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The subject of kids and concussions came up during a recent health seminar, and the facts we learned are stunning! Most people don’t like thinking about concussions or any head injuries that could happen to their children, but as children’s summer camps are coming to a close and the very active youth sports seasons are about to begin, we are faced with the looming specter of possible head and traumatic brain injuries. No one wants to worry about their or anyone’s children getting hurt from head injuries, whether it’s while playing at the playground, participating in swimming and diving, playing basketball, doing gymnastics or playing any contact sports. No one likes to consider the possibility of a concussion, brain damage or death of any child or young person.

But, the truth is we need to consider facts like these: Children account for 90 percent of hospital emergency room visits for sports-related concussions, according to figures in the 2008 emergency department database maintained by the U.S. Department of Health and Human Services’ Agency for Healthcare Research and Quality (AHRQ).

The U.S. Centers for Disease Control and Prevention (CDC) says that “Traumatic brain injury (TBI) is a serious public health problem in the United States. …Recent data shows that, on average, approximately 1.7 million people sustain a traumatic brain injury annually.”

Beyond knowing the facts, there are a few basic things CDC advocates that parents, family members and caregivers can do to help children to help reduce children’s head injuries:

  1. Make sure children are properly buckled up in a seat belt, booster seat, or car seat, whichever is appropriate for their age, height and weight.
  1. Children should start using a booster seat when they outgrow their child safety seats (usually when they weigh about 40 pounds). They should continue to ride in a booster seat until the lap/shoulder belts in the car fit your child properly, typically when they are 4’9” tall. The National Highway Traffic Safety Administration (NHTSA)recommends booster seats for children until they are at least 8 years of age or 4’9” tall. All children ages 12 years or younger should ride in the back seat. Putting children in the back seat eliminates the injury risk of deployed front passenger-side airbags and places children in the safest part of the vehicle in the event of a crash. For details about safely securing your child in an automobile, see:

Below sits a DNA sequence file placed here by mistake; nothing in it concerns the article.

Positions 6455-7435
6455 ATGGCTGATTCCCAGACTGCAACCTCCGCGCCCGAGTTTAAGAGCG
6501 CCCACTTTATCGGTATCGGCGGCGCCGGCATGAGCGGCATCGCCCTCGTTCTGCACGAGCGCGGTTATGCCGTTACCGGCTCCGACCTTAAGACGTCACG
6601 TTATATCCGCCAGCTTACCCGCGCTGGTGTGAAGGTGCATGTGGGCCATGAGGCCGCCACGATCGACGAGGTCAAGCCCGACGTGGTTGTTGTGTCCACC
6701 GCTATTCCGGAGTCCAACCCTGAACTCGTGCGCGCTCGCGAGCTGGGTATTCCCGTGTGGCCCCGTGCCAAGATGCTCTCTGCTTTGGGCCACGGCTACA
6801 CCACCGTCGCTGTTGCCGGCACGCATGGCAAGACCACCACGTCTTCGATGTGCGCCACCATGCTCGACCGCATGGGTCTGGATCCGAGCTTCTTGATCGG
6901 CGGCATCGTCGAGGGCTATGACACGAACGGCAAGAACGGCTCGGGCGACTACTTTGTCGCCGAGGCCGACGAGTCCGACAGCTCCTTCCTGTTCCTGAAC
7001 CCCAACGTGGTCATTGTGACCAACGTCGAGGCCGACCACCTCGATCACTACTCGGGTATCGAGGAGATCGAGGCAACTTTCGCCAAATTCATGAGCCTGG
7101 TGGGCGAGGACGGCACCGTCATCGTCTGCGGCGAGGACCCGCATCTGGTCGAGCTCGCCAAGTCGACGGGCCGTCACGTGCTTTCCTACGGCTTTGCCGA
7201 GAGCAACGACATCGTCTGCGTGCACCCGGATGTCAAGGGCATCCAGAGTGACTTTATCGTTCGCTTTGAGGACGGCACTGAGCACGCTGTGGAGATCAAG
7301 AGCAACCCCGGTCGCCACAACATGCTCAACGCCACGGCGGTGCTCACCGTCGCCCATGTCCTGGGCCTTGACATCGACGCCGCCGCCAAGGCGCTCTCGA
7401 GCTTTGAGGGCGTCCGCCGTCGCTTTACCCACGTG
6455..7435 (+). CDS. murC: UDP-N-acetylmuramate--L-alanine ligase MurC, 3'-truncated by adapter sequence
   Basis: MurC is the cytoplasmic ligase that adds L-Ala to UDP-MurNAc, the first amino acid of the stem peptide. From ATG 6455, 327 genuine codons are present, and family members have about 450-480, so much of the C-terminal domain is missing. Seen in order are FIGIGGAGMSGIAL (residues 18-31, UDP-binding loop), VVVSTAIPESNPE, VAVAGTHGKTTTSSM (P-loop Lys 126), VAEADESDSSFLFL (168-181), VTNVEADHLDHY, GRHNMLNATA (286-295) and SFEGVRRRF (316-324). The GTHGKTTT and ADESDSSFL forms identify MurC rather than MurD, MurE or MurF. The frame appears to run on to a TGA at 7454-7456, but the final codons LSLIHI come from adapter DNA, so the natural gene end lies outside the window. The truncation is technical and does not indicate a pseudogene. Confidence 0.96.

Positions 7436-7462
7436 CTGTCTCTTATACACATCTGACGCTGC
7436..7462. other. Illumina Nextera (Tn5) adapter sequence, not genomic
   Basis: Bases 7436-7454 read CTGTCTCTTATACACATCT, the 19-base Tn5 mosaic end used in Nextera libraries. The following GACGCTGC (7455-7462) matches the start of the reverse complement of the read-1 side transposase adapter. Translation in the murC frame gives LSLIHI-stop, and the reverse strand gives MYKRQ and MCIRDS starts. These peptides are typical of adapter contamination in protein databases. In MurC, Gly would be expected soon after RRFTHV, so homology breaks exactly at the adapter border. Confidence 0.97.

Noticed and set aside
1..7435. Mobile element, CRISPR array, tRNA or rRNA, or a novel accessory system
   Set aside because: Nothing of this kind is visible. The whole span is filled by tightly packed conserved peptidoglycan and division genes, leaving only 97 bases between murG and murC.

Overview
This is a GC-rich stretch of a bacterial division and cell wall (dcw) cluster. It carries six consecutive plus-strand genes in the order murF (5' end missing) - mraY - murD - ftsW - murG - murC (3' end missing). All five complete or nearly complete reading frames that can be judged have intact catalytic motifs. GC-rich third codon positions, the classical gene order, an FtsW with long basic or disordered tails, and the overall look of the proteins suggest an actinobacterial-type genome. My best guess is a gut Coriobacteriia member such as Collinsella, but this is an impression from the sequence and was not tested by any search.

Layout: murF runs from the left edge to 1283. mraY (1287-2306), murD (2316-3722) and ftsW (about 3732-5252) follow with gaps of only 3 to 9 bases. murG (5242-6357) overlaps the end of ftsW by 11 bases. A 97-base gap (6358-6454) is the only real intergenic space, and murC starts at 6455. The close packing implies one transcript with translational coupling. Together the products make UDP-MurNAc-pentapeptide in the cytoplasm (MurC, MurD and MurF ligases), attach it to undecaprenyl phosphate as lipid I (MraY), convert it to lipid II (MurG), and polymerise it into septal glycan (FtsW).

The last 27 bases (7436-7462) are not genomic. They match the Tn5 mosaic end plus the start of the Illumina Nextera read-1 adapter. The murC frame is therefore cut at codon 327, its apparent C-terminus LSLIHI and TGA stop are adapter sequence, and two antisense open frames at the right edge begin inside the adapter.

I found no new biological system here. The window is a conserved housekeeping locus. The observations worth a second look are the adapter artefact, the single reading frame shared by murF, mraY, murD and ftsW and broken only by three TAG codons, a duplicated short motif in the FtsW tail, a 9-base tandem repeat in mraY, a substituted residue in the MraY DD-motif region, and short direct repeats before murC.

1. Make sure your children wear helmets when:
    • Riding a bike, motorcycle, snowmobile, scooter, or all-terrain vehicle;
    • Playing a contact sport, such as football, ice hockey, or boxing;
    • Using in-line skates or riding a skateboard;
    • Batting and running bases in baseball or softball;
    • Riding a horse; or
    • Skiing or snowboarding.


  1. Gravatar for Russell Mitchuk
    Russell Mitchuk

    Many serious head and neck injuries occur when kids fall of trampolines while playing. Safety nets can help prevent these injuries.

  2. Gravatar for Greg Webb

    Mr. Mitchuk,

    You are so right about trampolines! While a source of great fun and exercise for kids and adults, they also have tremmendous potential for serious injury or death. Nets and siding are safety devices that should be used by homeowners who have trampolines. Another good safety measure is to have spotters around the trampoline.

    Thank you for commenting.

    Greg Webb

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